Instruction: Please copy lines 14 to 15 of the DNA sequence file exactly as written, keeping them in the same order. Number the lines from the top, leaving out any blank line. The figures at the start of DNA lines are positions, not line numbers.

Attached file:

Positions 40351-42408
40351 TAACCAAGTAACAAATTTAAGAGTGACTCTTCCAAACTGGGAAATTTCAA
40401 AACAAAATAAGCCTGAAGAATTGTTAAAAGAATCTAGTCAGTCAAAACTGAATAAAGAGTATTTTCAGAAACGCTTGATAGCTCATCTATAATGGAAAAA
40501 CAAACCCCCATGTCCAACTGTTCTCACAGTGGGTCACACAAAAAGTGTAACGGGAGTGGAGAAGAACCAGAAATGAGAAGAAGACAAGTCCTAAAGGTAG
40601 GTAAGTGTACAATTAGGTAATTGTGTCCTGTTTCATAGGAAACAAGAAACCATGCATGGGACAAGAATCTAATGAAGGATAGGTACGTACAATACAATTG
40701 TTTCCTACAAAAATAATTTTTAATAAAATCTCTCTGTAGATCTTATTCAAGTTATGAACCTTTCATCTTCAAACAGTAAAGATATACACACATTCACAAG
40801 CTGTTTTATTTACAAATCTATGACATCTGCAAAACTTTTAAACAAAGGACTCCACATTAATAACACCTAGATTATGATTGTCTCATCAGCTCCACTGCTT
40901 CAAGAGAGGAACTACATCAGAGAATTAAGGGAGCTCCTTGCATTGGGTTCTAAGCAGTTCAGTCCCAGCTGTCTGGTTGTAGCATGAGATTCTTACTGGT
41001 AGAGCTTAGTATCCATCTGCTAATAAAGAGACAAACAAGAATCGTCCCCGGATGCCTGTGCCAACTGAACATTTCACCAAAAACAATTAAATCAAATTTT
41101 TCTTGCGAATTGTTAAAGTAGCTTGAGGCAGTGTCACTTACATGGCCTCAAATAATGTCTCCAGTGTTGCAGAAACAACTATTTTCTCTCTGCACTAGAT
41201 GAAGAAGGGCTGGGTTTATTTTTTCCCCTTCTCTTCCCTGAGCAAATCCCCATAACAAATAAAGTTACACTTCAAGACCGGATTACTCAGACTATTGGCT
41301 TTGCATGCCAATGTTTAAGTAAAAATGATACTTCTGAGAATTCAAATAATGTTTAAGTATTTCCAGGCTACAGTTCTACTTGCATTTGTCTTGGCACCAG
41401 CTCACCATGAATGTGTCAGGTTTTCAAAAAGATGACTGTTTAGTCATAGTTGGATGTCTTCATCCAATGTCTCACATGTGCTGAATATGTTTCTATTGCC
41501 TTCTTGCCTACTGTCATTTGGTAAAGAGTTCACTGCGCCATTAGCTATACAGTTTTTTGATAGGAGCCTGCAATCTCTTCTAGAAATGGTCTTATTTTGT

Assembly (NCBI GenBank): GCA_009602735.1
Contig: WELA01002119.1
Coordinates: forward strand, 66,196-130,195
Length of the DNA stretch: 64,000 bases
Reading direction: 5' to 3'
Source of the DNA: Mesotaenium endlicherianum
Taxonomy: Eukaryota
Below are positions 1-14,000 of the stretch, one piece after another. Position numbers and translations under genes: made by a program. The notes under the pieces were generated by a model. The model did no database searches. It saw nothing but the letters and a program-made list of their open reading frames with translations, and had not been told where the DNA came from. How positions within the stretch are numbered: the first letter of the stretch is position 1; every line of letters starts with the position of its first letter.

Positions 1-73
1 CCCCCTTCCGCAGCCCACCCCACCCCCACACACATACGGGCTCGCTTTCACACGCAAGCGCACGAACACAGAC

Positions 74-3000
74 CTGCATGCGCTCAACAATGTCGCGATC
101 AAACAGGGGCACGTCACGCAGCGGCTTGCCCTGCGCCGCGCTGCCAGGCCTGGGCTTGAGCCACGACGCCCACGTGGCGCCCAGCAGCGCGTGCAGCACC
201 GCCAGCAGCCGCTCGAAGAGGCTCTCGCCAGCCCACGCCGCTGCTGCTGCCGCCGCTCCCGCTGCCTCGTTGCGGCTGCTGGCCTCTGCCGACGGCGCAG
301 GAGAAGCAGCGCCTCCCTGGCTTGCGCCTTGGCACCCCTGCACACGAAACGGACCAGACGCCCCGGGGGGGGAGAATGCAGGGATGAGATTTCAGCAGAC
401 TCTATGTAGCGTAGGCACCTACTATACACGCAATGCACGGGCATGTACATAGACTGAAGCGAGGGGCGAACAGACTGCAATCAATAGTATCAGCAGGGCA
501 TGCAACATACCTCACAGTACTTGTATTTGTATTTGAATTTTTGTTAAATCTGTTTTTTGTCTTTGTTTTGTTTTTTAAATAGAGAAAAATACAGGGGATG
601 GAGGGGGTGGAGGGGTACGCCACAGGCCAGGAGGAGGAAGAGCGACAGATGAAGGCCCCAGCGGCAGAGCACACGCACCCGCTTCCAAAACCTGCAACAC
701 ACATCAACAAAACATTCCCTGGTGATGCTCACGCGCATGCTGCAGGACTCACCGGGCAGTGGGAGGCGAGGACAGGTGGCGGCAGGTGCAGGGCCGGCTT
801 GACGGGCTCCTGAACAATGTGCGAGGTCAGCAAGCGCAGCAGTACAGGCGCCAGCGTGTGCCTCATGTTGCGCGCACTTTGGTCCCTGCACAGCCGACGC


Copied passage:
41501 TTCTTGCCTACTGTCATTTGGTAAAGAGTTCACTGCGCCATTAGCTATACAGTTTTTTGATAGGAGCCTGCAATCTCTTCTAGAAATGGTCTTATTTTGT

Assembly (NCBI GenBank): GCA_009602735.1